Team advances GaN-on-Silicon for scalable high electron mobility transistors

January 9, 2017, University of Illinois at Urbana-Champaign
GaN on 200 mm Si wafer thickness mapping image. Credit: University of Illinois

A team of researchers at the University of Illinois at Urbana-Champaign has advanced gallium nitride (GaN)-on-silicon transistor technology by optimizing the composition of the semiconductor layers that make up the device. Working with industry partners Veeco and IBM, the team created the high electron mobility transistor (HEMT) structure on a 200 mm silicon substrate with a process that will scale to larger industry-standard wafer sizes.

Can Bayram, an assistant professor of electrical and computer engineering (ECE), and his team have created the GaN HEMT structure on a silicon platform because it is compatible with existing CMOS manufacturing processes and is less expensive than other substrate options like sapphire and silicon carbide.

However, silicon does have its challenges. Namely, the lattice constant, or space between silicon atoms, doesn't match up with the atomic structure of the GaN grown on top of it.

"When you grow the GaN on top, there's a lot of strain between the layers, so we grew buffer layers [between the silicon and GaN] to help change the lattice constant into the proper size," explained ECE undergraduate researcher Josh Perozek, lead author of the group's paper, "Investigation of structural, optical, and electrical characteristics of an AlGaN/GaN high transistor structure across a 200mm Si(1 1 1) substrate," in the Journal of Physics D: Applied Physics.

Without these buffer layers, cracks or other defects will form in the GaN material, which would prevent the transistor from operating properly. Specifically, these defects—threading dislocations or holes where atoms should be—ruin the properties of the 2-dimensional electron gas channel in the device. This channel is critical to the HEMTs ability to conduct current and function at high frequencies.

a) Cross sectional structure. b) TEM image of top 80 nm of the HEMT structure. The dark gray layer marks the start of the surface. c) STEM image of top 80 nm. The surface starts beneath the black layer and the dark band in the image is the AlN spacer. d) EDS Chemical Analysis of top 25 nm. Data before 4 nm are the background values from above the surface. Credit: University of Illinois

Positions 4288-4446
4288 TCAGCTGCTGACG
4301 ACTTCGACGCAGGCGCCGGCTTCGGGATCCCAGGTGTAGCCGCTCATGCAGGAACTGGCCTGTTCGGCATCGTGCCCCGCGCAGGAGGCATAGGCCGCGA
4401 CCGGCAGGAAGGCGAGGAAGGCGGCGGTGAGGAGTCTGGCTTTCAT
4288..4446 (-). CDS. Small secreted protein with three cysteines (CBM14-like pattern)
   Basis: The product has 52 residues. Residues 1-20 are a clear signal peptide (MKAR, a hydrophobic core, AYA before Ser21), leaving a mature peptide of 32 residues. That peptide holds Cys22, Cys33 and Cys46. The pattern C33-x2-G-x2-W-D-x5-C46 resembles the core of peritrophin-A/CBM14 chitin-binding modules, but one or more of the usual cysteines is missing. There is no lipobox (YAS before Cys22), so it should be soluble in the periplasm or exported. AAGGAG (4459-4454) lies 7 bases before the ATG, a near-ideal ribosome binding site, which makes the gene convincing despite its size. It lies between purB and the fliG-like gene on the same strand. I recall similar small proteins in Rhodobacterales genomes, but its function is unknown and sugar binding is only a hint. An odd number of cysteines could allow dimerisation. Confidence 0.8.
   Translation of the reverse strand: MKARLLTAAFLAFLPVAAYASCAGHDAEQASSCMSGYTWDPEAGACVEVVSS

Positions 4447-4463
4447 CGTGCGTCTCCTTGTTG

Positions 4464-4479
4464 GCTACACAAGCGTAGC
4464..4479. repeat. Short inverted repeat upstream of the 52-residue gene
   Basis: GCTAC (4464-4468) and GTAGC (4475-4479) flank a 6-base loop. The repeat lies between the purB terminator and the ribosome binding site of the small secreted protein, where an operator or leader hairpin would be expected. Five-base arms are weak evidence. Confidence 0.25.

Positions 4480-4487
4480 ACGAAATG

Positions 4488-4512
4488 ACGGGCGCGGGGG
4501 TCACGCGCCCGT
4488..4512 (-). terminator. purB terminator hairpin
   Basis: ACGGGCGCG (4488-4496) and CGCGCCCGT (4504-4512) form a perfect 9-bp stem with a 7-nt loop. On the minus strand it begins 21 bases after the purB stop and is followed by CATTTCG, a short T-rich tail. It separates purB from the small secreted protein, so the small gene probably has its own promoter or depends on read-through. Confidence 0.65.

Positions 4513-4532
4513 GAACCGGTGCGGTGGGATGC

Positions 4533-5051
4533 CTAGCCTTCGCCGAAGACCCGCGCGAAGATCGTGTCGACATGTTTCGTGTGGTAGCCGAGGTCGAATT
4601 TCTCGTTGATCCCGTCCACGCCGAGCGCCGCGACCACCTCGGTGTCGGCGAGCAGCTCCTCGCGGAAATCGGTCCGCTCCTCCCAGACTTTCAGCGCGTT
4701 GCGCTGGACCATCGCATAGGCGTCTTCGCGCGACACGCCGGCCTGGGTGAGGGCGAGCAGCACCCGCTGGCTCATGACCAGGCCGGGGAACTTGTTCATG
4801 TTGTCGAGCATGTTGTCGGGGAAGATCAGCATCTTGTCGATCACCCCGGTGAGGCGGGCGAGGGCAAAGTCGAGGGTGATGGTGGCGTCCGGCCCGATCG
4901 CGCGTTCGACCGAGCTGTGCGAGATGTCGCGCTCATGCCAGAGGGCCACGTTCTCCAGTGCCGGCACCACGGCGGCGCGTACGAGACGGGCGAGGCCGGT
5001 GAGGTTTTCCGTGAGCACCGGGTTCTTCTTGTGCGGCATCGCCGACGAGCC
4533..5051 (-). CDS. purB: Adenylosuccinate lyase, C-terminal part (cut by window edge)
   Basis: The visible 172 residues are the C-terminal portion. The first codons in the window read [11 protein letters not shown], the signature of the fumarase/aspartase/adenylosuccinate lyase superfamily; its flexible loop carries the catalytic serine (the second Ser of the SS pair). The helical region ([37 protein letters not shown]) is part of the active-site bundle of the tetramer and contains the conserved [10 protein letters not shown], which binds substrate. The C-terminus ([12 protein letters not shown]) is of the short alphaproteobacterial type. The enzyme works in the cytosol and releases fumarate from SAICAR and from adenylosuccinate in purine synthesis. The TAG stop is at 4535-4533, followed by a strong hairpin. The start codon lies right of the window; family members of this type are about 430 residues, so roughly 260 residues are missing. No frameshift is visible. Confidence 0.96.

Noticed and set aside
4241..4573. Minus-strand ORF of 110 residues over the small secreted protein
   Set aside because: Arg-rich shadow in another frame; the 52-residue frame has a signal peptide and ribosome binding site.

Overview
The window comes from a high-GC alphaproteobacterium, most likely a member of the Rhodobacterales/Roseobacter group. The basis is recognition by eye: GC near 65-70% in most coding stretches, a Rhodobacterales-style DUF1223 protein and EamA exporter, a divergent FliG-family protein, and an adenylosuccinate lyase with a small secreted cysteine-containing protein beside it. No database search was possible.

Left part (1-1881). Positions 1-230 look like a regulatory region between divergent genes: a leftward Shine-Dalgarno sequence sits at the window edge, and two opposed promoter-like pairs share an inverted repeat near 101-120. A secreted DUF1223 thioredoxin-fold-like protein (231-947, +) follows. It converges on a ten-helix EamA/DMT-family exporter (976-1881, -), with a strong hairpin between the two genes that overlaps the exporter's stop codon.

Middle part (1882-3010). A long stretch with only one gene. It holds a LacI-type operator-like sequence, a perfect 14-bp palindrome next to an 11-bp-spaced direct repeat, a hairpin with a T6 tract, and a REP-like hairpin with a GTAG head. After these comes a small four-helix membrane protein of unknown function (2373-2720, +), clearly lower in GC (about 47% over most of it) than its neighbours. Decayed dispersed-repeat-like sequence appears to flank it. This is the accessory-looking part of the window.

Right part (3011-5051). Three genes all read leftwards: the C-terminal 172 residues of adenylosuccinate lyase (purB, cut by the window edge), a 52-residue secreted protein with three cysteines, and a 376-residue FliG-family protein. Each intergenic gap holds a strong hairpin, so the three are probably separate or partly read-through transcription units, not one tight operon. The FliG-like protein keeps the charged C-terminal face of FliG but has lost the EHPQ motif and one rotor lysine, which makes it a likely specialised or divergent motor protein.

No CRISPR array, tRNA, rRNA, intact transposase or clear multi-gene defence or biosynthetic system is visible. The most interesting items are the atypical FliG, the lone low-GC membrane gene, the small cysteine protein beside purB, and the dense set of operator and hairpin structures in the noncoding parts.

"The single most important thing for these GaN [HEMT] devices is to have high 2D electron gas concentration," said Bayram, about the accumulation of electrons in a channel at the interface between the silicon and the various GaN-based layers above it.

"The problem is you have to control the strain balance among all those layers—from substrate all the way up to the channel—so as to maximize the density of the of the conducting electrons in order to get the fastest transistor with the highest possible power density."

After studying three different buffer layer configurations, Bayram's team discovered that thicker buffer layers made of graded AlGaN reduce threading dislocation, and stacking those layers reduces stress. With this type of configuration, the team achieved an electron mobility of 1,800 cm2/V-sec.

"The less strain there is on the GaN layer, the higher the mobility will be, which ultimately corresponds to higher transistor operating frequencies," said Hsuan-Ping Lee, an ECE graduate student researcher leading the scaling of these devices for 5G applications.

According to Bayram, the next step for his team is to fabricate fully functional high-frequency GaN HEMTs on a platform for use in the 5G wireless data networks.

When it's fully deployed, the 5G network will enable faster data rates for the world's 8 billion mobile phones, and will provide better connectivity and performance for Internet of Things (IoT) devices and driverless cars.

Explore further: IMEC demonstrates growth of GaN high-electron mobility transistors on 150 mm silicon

More information: J Perozek et al, Investigation of structural, optical, and electrical characteristics of an AlGaN/GaN high electron mobility transistor structure across a 200 mm Si(1 1 1) substrate, Journal of Physics D: Applied Physics (2017). DOI: 10.1088/1361-6463/aa5208

Related Stories

Semiconductor miniaturisation with 2D nanolattices

February 26, 2015

A European research project has made an important step towards the further miniaturisation of nanoelectronics, using a highly-promising new material called silicene. Its goal: to make devices of the future vastly more powerful ...

Recommended for you

Galactic center visualization delivers star power

March 21, 2019

Want to take a trip to the center of the Milky Way? Check out a new immersive, ultra-high-definition visualization. This 360-movie offers an unparalleled opportunity to look around the center of the galaxy, from the vantage ...

Ultra-sharp images make old stars look absolutely marvelous

March 21, 2019

Using high-resolution adaptive optics imaging from the Gemini Observatory, astronomers have uncovered one of the oldest star clusters in the Milky Way Galaxy. The remarkably sharp image looks back into the early history of ...

When more women make decisions, the environment wins

March 21, 2019

When more women are involved in group decisions about land management, the group conserves more—particularly when offered financial incentives to do so, according to a new University of Colorado Boulder study published ...

0 comments

Please sign in to add a comment. Registration is free, and takes less than a minute. Read more

Click here to reset your password.
Sign in to get notified via email when new comments are made.